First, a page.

Thurston County Assessor Steven Drew said he made some major changes in his office during his first term, including eliminating a three-year backlog of appeals.
“The first thing that I did was reorganize the office,” said Drew, 54, who lives in unincorporated Thurston County.
In fact, his office recently won a prestigious award from the International Association of Assessing Officers for teamwork and customer service.
But Drew’s job performance hasn’t impressed South Sound real estate agent Carol Person who is challenging him in the General Election on Nov. 4.
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“Being in real estate, you’re pretty close to the the ground as far as what’s happening to property values, and what’s going on,” said Person, 60, of Olympia, who is running as an independent.
She said she had some concerns about the Assessor’s Office, and when she looked closer at it, she didn’t like what she found.
“One goes through the process of doing nothing or doing something, and I just decided on doing something,” said Person, who has no political experience and is funding her campaign on her own.
The Thurston County Assessor’s annual salary is $105,276. The elected official is responsible for identifying, locating and fairly valuing all real or personal property within the county for tax purposes.
Drew was an independent property claims adjuster for 18 years before winning the office four years ago. He originally ran because the Assessor’s Office had “lost its way in dealing with customers,” Drew said.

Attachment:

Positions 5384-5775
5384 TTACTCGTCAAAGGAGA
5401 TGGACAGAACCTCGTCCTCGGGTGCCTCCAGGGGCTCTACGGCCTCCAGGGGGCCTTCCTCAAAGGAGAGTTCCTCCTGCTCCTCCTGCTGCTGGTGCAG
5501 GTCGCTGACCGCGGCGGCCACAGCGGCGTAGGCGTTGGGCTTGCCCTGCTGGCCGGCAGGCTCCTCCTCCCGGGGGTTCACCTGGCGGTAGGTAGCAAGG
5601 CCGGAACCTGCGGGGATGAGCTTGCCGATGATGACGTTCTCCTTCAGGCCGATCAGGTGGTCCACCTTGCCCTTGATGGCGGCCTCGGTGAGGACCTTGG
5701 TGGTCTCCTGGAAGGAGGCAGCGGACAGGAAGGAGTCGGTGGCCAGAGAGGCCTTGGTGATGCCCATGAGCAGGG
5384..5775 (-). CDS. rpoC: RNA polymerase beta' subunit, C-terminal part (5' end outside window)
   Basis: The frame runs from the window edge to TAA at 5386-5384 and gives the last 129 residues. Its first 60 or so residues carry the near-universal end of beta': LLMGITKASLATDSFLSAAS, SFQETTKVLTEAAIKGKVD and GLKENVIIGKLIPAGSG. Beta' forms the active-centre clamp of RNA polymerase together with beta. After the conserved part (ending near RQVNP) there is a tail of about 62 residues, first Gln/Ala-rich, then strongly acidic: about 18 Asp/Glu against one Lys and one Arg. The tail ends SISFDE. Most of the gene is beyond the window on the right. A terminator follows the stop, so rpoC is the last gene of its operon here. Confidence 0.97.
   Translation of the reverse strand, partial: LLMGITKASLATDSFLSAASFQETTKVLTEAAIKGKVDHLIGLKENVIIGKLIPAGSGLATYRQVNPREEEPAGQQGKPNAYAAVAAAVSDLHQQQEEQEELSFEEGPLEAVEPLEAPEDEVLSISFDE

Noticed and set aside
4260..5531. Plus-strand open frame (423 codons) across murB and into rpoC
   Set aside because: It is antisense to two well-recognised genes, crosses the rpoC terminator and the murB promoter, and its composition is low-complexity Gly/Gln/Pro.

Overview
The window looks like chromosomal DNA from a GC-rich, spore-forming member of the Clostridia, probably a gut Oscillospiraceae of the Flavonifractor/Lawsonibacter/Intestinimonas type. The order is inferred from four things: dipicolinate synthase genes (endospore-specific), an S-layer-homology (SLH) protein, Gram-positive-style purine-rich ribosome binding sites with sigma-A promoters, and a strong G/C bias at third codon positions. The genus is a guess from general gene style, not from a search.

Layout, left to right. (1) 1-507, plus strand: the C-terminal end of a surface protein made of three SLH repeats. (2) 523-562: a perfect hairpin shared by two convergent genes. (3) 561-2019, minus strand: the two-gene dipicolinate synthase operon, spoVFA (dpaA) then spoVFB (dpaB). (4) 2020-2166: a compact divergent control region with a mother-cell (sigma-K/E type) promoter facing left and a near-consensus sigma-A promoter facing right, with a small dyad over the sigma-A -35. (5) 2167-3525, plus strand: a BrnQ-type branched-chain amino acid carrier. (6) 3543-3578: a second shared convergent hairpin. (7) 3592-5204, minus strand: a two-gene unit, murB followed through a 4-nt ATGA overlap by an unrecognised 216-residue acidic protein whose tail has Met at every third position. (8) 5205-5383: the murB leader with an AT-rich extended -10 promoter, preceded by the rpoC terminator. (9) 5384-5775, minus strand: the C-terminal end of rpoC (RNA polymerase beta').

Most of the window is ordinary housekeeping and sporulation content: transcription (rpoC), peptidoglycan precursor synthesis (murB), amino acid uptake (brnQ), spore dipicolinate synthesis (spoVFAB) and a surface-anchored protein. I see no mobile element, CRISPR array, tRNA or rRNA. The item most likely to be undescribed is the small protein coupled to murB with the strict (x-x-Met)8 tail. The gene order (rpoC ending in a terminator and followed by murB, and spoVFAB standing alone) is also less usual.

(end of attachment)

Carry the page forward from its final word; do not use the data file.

In addition to a reorganization, which eliminated some management positions, Drew said he doubled the appeal process from 30 to 60 days so that taxpayers have more time to research and resolve assessment issues. He said he’s also brought a higher level of transparency to the office.
“We did a mountain of work that first year,” he told The Olympian’s editorial board recently.
One of the biggest challenges for his second term would be handling the county’s budget freeze, Drew said. He said his office is already the county’s “leanest” department.
“Everything we do is mandated by law, with a few tiny exceptions that we wouldn’t change anyway,” Drew said.
If elected, Person said she would be more responsive to property owners’ concerns about their tax assessments.
“Obviously, I want to see assessments that are fair across the board, reliable and as close to market value as possible,” she said.
Person said she would review the office’s appeals to the state, and withdraw “any of those that are frivolous.”
Person’s main criticism about Drew is that she doesn’t think he’s accessible to the general public. If elected, she said she would hold public forums about the assessment and appeal process.
“I’d be very open to talking with taxpayers,” she said. “He seems very unresponsive because he’s never in the office — that’s what I’m being told.”
Drew said his office has improved its web site so that residents can research property sales and home values.
During a public hearing on Monday about the county’s budget, Drew told the Thurston County commissioners that he’ll be able to deal with the budget freeze in his office, but he asked them to restore $50,000 to $75,000 to the Board of Equalization, which operates independently of the Assessor’s Office, and handles appeals on property assessments.
“It would serve the taxpayers who have concerns about their values greatly,” he said at the hearing.